Jan 17, 2013

Holding Prosecutors Accountable in Killing of Aaron Swartz

Corruption
Update: US Atty Ortiz issues statement. Turley: "the statement is at best misleading and at worse intentionally deceptive."

"There's a reason former Senator Russ Feingold is a college professor whereas former Senator Chris Dodd is now a multi-millionaire. There's a reason DOJ officials do not go after bankers who illegally foreclose, and then get jobs as partners in white collar criminal defense. There's a reason no one has been held accountable for decisions leading to the financial crisis, or the war in Iraq." - Matt Stoller
When prosecutors become overzelaous careerists or corrupt partisans, injustice follows. Most prosecutors are careerists or corrupt partisans.

In Wisconsin, who can forget Bush-Cheney-Rove's US Attorney Steven Biskupic and his reign of terror against innocent defendants?

Well, most everyone.

Our country buries corruption, especially in the judicial branch of govenment where ignorance pervades the American political culture.

Now, we have a moment that can shake the political system.

After being literally 'hounded' to death by the US Attorney's office, 26-year-old Aaron Swartz' suicide should spell the end of the careers of prosecutors—Masachusetts' U.S. attorney Carmen Ortiz and assistant US attorney Stephen Heymann—who are guilty of killing this brilliant young man who worked for free to better our society. But let's be clear: The US government killed Aaron Swartz.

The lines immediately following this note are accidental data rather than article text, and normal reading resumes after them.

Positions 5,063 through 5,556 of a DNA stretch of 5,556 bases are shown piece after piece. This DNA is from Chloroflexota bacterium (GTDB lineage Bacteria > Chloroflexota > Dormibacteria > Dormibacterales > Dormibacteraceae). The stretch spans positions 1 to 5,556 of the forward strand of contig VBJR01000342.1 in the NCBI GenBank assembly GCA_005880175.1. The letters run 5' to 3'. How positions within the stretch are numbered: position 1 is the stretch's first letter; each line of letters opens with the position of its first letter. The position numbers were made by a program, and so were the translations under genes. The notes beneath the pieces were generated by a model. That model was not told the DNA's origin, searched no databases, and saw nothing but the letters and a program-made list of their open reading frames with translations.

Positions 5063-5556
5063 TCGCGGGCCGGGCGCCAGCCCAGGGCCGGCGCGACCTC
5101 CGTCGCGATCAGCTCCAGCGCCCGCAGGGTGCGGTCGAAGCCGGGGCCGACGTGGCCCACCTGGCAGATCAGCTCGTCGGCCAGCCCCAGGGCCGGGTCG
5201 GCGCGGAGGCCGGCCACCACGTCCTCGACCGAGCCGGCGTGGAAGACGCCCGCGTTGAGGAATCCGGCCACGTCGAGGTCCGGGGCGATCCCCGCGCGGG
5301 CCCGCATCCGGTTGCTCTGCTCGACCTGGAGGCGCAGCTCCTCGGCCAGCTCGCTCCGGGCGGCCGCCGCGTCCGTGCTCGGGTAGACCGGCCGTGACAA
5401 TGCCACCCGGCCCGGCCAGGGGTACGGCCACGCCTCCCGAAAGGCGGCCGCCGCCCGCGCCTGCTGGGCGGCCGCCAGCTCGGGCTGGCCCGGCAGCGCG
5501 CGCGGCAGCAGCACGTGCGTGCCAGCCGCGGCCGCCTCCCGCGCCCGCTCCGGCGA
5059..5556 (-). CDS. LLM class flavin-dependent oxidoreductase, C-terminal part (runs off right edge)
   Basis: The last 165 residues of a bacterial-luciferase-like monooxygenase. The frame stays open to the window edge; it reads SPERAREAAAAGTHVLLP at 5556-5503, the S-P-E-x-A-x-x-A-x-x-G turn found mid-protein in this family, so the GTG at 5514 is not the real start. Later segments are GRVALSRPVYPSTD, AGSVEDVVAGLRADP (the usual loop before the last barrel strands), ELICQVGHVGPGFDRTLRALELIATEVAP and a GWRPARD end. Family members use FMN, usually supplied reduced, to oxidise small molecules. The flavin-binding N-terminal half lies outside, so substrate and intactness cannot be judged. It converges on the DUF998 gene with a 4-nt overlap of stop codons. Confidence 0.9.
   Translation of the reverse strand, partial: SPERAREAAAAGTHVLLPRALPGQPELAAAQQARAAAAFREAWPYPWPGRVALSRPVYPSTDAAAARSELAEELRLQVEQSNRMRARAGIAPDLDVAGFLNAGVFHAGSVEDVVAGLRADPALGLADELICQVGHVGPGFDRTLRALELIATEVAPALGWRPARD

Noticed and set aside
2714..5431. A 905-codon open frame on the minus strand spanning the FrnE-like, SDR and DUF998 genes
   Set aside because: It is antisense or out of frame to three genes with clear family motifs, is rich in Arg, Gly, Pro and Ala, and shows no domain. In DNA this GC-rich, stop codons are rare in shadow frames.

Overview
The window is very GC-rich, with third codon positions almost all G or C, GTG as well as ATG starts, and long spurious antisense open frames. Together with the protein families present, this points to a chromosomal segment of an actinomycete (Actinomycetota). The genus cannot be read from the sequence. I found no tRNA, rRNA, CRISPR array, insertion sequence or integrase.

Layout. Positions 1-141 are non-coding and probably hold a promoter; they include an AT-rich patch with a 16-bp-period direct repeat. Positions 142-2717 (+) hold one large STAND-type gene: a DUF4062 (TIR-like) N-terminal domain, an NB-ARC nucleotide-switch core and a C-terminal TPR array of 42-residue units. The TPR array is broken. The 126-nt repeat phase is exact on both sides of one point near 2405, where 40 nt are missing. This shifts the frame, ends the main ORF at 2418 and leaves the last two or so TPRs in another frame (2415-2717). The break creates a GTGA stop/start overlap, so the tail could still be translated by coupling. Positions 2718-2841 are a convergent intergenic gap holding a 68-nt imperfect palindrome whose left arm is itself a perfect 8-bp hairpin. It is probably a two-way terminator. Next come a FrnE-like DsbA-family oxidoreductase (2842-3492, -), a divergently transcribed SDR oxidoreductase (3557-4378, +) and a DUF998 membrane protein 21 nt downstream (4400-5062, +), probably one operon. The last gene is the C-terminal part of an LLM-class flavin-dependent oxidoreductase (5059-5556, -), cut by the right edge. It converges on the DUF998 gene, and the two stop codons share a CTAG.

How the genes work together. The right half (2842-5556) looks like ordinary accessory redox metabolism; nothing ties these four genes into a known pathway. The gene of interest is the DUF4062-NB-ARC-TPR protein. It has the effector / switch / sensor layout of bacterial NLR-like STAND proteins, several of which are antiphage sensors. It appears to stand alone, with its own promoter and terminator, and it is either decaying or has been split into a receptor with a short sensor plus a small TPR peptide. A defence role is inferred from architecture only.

And this death ought to shine a light on what is routine: Use of the prosecutors' office for political retribution and careerism, justice be damned. "The more savage the penalties prosecutors can threaten, the more likely the defendant (guilty or innocent) is to speed things along by pleading guilty and accepting a light penalty," writes Clive Crook in The Atlantic.

Notes Scott Horton in Harper's Magazine. "A petition has now been launched requesting that President Obama remove U.S. Attorney Carmen Ortiz over her actions in the Swartz case."

There is in this tragic injustice a window for some manner of reflection, and some measure of reform on the what prosecutors are doing to our families.

Ortiz and assistant US attorney Heymann, for their part, should be banned from the legal profession and face disgrace.

Writes Glenn Greenwald:

 [I]t is imperative that there be serious investigations about what took place here and meaningful consequences for this prosecutorial abuse, at least including firing. It is equally crucial that there be reform of the criminal laws and practices that enable this to take place in so many other cases and contexts. ...

This is not just prosecutorial abuse. It's broader than that. It's all part and parcel of the exploitation of law and the justice system to entrench those in power and shield themselves from meaningful dissent and challenge by making everyone petrified of the consequences of doing anything other than meekly submitting to the status quo. As another of Swartz's friends, Matt Stoller, wrote in an equally compelling essay: